In towns and cities women's education under a Christian missionary direction took root. The oldest girls' school in Sub-Saharan Africa, the Annie Walsh Memorial School, was set up in Sierra Leone in 1847. In 1907 the first girls' school was established in Lagos.
Women's views and interests began to be voiced in newspapers and magazines, for example the Nnamdi Azikwe's publication The Pilot had a women's page in it. The Sierra Leone Daily Mail featured women's points of view and snap shots of domestic life on a regular basis.
"When my husband has finished a boiled egg, he always reverses the shell in the eggcup, making the egg appear untouched. This childish habit never fails to annoy me." - Female Contributor to the Daily Mail, 1936.
Women's organisations sprung up all over the continent. In Nigeria, the Lagos Women's League was founded. In Mombasa, Kenya, Muslim dance societies were set up. In South Africa the Bantu Women's League was created. A number of South African women writers emerged. Victoria Swaartbooi, Lilith Kakaza, and Violet Dube produced short stories and short novels, in Xhosa and Zulu.
Between the world wars there are a number of instances of women challenging colonial authority. In 1929 political protest triggered among other things by high taxes in south eastern Nigeria, took on a form of mass militancy. Women went about attacking factories and government offices in Owerri Province.
During the Second World War, in Senegal, the Joola priestess Aline Sitoe protested against the demands put on farmers to produce large quantities of rice. Some women built on the status they acquired through their husbands. For example Mrs. Roberts, the wife of the first President of Liberia J. J. Roberts, was an energetic fundraiser and travelled abroad for that purpose long after her husband's death.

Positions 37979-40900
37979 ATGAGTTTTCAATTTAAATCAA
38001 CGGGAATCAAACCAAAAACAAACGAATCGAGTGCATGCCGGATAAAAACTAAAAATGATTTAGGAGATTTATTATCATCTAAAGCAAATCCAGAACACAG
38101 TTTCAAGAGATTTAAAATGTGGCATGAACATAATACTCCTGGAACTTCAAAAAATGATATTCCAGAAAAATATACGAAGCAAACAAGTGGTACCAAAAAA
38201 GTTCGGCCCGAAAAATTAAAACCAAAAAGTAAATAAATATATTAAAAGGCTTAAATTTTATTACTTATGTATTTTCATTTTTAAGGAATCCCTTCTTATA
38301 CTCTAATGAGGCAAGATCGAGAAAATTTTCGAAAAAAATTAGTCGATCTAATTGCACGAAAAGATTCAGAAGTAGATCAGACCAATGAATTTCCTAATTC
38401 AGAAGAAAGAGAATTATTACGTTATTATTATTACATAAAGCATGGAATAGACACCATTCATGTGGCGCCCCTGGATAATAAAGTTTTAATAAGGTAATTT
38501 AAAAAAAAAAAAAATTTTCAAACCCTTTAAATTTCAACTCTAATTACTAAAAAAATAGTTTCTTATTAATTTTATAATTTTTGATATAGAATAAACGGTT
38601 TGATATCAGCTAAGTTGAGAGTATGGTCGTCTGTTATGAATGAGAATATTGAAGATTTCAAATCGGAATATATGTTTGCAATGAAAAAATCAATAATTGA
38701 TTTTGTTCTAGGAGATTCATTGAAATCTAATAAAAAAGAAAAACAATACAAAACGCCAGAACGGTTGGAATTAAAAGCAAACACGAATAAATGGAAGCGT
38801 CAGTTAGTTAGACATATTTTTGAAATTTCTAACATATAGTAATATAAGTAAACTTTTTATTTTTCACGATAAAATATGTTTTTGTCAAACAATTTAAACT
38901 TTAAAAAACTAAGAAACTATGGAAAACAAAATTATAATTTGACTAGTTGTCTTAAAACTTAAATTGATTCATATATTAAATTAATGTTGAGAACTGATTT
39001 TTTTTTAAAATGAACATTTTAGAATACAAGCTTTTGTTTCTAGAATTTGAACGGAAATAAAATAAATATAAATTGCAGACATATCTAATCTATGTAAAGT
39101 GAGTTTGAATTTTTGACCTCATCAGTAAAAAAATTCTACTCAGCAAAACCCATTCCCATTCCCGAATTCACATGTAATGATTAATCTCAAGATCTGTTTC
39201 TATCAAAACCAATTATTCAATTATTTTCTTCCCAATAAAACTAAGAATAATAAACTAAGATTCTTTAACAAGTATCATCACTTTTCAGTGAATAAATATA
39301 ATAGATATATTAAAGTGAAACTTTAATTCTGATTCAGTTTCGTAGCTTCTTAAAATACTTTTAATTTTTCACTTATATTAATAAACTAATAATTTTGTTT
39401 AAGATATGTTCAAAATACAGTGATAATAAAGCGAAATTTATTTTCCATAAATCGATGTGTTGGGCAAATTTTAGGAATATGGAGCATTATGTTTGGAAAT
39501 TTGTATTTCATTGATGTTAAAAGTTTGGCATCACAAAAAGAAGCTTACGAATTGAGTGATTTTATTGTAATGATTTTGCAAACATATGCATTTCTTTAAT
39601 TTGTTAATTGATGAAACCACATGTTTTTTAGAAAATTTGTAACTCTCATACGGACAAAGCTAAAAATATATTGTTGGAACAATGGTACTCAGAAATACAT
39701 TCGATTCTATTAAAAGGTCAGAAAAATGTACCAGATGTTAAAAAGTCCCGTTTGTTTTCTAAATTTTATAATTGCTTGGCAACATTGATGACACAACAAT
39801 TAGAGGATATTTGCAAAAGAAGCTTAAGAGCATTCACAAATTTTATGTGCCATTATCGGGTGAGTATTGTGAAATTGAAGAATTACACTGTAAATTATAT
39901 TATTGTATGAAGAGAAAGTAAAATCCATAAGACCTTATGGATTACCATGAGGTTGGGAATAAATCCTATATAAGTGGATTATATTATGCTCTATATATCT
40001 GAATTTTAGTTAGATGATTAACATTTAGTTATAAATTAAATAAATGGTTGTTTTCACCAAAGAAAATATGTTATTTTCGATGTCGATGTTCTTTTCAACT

"During a visit to London in 1910, this writer met Mrs. Roberts at the home of Mr. William Archer, the first coloured man to become Mayor of Battersea, a district of the Metropolis. Mrs. Roberts notwithstanding the weight of ninety one years, was clear in mind and wonderfully active. She was in England on official business.
In previous years she had secured considerable money to erect a hospital in Monrovia, and was endeavouring to enlist the support of English friends to supplement the same through generous gifts." - Haile Q. Brown, Homespun Heroines.
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